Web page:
The signs and symptoms of cervical canal stenosis are the result of the tribulation (compression) of the spinal cord and / or nerve roots. One can imagine the pressure on the spinal cord causing direct mechanical damage them, especially if it happens repeatedly during movement, but more likely it is that the circulation of the spinal cord is disturbed by the flattening of nourishing blood vessels. The spinal cord can become thereof damaged, myelopathy (myelum means spinal cord) is mentioned. In the cervical spinal cord motor running long jobs, which are the nerve fibers that bundles the missions of the big brains pass to the cells in the spinal cord that control the muscles. Spinal cord also contains the long sensory pathways, these bundles of nerve fibers that entered in the spinal sense stimuli to the brains. When affliction of the spinal cord will therefore motor and sensory disturbances occur contained herein that patients express the movements of their legs no longer have control and lurching walk. On the one hand, this is because they have less power in their legs, (this is called a paralysis or paresis of the muscles), on the other hand it is also because they feel the position and movements of their legs less. In addition to a reduced position feeling, there is also a diminished sense of touch. By decreased sensation in the feet may appear they tiptoe while they have no stockings. In addition, the power reduction of spastic paresis or nature, that is to say that in spite of the reduced force the legs are weakened, but rather more rigid than normal so that it appears as if they stick to the ground. In addition to a disorder of the motor and of the feeling in the legs can also exist for urinary incontinence, that is to say that the patients do not have their urine bladder under control and at inopportune moments, can lose urine. Another phenomenon that sometimes occurs, is a sensation of electric current goes through the spine when bending the neck. These are all signs of affliction of the spinal cord. If the myelopathy progresses and the pinching of the spinal cord is not removed, it may result in a total interruption of the spinal cord, called a spinal cord injury that is characterized by complete paralysis and numbness of the body part below the level of the damage.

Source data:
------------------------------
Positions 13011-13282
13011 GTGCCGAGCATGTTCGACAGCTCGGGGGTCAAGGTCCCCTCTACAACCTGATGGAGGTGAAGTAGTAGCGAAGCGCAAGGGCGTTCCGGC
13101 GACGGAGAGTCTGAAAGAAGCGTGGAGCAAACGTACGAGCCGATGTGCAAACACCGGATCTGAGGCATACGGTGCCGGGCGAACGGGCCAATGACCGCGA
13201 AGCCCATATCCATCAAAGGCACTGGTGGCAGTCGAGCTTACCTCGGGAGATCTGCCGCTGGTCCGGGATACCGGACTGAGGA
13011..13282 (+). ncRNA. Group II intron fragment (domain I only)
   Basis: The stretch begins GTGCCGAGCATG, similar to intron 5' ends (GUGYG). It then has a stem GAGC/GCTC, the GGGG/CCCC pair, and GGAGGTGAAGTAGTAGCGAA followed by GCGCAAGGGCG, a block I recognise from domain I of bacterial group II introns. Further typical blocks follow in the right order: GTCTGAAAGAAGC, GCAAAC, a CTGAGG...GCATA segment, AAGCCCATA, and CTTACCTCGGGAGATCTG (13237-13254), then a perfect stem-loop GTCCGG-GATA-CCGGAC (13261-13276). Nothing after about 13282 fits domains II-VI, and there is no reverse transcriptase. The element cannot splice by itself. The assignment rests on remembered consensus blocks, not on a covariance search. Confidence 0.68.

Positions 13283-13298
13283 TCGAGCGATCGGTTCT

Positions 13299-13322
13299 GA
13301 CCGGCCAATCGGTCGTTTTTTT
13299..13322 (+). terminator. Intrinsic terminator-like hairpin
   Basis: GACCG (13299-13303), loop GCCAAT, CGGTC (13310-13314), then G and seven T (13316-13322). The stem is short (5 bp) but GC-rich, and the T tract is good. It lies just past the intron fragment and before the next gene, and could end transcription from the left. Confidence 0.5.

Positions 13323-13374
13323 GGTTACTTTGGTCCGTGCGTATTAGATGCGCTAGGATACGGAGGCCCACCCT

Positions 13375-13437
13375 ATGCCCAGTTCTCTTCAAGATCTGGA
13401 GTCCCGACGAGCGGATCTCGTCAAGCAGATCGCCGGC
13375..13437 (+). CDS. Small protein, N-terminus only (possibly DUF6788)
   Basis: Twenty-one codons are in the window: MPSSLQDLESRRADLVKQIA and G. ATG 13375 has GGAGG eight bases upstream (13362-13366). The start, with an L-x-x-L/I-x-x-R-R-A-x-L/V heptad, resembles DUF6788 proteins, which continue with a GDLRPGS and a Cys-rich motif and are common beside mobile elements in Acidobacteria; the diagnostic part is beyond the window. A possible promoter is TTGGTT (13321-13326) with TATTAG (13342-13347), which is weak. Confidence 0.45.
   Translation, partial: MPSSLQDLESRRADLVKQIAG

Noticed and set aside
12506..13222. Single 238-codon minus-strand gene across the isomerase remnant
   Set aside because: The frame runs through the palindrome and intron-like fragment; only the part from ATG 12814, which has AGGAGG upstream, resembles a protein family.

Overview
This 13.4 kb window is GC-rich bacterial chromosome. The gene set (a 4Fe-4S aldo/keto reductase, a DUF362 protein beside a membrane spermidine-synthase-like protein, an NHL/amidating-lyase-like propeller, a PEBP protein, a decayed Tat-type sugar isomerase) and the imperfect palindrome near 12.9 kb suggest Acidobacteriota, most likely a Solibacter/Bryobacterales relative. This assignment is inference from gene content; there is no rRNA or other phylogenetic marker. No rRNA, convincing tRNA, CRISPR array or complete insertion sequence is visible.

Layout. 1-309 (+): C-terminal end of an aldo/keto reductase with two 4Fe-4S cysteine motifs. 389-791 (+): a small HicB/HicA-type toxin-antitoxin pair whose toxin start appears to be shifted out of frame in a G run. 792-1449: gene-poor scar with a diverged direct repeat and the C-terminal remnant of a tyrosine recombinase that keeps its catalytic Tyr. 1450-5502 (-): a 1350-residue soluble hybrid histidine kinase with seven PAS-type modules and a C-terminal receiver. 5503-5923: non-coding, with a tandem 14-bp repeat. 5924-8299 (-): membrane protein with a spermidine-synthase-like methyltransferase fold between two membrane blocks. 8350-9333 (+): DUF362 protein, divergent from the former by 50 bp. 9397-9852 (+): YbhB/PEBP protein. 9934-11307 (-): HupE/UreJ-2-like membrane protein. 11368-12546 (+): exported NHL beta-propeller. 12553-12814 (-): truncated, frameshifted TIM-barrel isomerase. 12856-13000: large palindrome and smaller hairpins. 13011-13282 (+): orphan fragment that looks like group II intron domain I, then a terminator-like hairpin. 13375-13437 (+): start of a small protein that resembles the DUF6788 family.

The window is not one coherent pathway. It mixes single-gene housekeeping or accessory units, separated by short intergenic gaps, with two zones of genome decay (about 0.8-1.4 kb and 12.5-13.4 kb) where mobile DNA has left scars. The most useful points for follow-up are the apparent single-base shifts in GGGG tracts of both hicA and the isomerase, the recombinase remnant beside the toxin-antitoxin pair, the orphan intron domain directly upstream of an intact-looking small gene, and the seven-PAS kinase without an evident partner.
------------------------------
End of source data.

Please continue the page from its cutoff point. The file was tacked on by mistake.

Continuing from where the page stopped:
The signs of compression of the cervical nerve roots, also radiculopathy (radix meaning root), consist of shooting or radiating pain in the shoulder or arm, possibly accompanied by numbness or tingling, which aggravated or may be by bending generated or turning of the neck, or by stretching the arm.